Adding mammals to the British list is pretty difficult unless it swims or flies, and with a limited pool of candidates in either department the occurrence of a juvenile Bowhead Whale last Friday off St Martin’s, Scilly, must surely go down as one of the most unexpected additions possible!
This Arctic, cold water-loving cetacean is not generally on the radar of the cetacean watcher south of Spitsbergen, but a lucky couple of folk managed to get a few shots of what appears to be a juvenile swimming close inshore at Par Beach. The full story and photos can be read here:
Bowheads are distinctive in lacking a dorsal fin, one of only a few rorquals to do so. North Atlantic Right Whales are superficially very similar, and poor views of Grey Whale (which has now turned up as a vagrant in Israel and Spain-same individual), and even juvenile Humpbacks, can occasionally lead to mis-IDs. Luckily in this case the observers clinched the characteristic pale lower jaw, as well as the distinctive jaw line and apparent ‘neck’ in the photos.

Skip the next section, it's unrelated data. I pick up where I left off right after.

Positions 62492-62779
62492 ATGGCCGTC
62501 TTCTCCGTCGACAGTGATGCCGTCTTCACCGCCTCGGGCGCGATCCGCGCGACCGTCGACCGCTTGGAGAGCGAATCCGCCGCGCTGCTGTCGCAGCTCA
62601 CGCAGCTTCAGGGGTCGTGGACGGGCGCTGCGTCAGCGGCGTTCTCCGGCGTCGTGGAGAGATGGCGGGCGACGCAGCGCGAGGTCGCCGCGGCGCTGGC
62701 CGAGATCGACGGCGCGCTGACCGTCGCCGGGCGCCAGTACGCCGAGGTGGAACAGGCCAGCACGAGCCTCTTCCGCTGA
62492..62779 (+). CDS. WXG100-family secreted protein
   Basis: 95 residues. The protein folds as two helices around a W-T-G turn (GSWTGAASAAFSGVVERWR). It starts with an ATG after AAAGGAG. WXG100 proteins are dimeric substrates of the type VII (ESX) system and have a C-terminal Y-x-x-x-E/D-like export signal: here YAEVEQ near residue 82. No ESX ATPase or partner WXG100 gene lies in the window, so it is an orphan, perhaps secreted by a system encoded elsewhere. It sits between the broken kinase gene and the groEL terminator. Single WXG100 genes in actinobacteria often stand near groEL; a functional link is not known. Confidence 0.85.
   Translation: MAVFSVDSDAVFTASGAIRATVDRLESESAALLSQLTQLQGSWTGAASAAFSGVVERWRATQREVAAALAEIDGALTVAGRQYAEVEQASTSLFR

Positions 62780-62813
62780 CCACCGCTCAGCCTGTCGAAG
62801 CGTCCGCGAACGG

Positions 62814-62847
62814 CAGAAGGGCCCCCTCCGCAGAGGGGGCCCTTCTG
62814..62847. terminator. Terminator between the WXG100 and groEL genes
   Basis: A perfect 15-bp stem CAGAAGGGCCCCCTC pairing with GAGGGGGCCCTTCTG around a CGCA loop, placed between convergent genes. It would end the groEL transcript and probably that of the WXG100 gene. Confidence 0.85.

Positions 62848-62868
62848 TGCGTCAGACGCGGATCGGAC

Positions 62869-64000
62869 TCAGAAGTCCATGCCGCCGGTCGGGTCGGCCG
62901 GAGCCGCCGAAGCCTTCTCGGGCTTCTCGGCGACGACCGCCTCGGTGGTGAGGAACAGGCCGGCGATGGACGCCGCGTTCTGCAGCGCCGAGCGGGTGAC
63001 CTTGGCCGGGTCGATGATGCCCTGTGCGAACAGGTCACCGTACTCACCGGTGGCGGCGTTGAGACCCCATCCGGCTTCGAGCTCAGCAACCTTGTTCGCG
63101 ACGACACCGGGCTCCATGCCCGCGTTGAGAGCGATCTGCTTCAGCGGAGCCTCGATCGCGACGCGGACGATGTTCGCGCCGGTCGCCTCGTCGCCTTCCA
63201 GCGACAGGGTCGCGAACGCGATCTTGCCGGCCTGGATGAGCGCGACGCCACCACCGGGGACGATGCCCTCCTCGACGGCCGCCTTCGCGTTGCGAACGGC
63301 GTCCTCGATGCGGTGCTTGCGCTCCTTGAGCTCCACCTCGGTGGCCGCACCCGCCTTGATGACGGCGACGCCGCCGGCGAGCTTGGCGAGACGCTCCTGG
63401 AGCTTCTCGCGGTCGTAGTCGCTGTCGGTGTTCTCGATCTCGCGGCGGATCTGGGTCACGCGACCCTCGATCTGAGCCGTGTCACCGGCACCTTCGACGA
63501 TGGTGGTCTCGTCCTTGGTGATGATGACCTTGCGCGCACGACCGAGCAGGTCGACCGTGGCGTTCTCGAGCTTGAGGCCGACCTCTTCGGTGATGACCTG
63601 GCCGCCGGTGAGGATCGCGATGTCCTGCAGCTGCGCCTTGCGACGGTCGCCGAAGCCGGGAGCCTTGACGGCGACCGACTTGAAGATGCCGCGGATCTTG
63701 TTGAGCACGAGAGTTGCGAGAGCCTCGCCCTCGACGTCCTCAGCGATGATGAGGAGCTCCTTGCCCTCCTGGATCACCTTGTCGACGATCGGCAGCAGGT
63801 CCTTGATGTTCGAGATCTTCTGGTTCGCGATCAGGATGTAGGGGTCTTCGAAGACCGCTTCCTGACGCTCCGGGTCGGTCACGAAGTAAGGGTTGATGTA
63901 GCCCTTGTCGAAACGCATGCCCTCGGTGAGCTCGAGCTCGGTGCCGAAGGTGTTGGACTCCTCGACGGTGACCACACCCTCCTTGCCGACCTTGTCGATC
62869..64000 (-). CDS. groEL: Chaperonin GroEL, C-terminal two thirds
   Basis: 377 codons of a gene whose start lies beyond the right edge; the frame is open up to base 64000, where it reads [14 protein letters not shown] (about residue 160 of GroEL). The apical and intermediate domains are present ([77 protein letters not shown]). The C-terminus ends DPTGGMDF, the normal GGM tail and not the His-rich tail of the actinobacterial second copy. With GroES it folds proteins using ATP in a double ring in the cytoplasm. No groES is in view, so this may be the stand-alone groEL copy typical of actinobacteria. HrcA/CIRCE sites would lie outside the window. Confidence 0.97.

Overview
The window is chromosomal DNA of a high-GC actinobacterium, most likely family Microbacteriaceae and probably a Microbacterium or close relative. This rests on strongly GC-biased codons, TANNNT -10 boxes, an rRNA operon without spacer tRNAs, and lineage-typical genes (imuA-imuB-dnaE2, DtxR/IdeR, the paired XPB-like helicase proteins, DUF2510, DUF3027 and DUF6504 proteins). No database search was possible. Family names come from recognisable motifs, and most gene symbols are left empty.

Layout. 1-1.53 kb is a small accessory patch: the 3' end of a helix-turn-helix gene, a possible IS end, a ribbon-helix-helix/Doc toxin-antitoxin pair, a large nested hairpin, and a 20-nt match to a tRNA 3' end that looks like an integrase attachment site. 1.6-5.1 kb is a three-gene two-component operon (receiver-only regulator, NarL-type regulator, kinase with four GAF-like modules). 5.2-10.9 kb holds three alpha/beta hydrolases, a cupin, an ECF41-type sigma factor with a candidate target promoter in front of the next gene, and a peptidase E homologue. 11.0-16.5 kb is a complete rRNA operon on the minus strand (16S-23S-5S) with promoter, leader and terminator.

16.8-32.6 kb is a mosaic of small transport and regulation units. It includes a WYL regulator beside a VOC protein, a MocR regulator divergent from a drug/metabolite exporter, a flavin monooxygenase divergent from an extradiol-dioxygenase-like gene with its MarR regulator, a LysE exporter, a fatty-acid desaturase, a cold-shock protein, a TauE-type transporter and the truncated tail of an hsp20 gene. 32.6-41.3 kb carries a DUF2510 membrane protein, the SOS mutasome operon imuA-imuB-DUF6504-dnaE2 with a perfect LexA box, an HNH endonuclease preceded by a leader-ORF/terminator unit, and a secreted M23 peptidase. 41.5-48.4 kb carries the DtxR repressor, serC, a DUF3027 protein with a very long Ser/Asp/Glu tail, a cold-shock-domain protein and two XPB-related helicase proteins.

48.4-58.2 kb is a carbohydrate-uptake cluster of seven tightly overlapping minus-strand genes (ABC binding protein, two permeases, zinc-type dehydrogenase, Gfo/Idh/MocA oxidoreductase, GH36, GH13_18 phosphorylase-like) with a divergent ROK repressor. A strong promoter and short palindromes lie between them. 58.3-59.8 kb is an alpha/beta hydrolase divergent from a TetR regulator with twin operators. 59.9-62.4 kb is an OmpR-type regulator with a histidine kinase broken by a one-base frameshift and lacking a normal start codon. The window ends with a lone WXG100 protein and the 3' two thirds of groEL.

What this animal does next is anyones guess but i’d thoroughly recommend keeping a sharp eye open if you’re anywhere on the west coast. There’s every chance it could turn up in the shallow waters of the Bristol Channel, Cardigan Bay or even amongst the rorquals off south-west Ireland. Look out a V-shaped blow (which can appear as a single column in wind). The whale is reportedly approximately 25ft long. Please report any sightings of it immediately, as it has the potential to be the biggest mammal twitch in British history!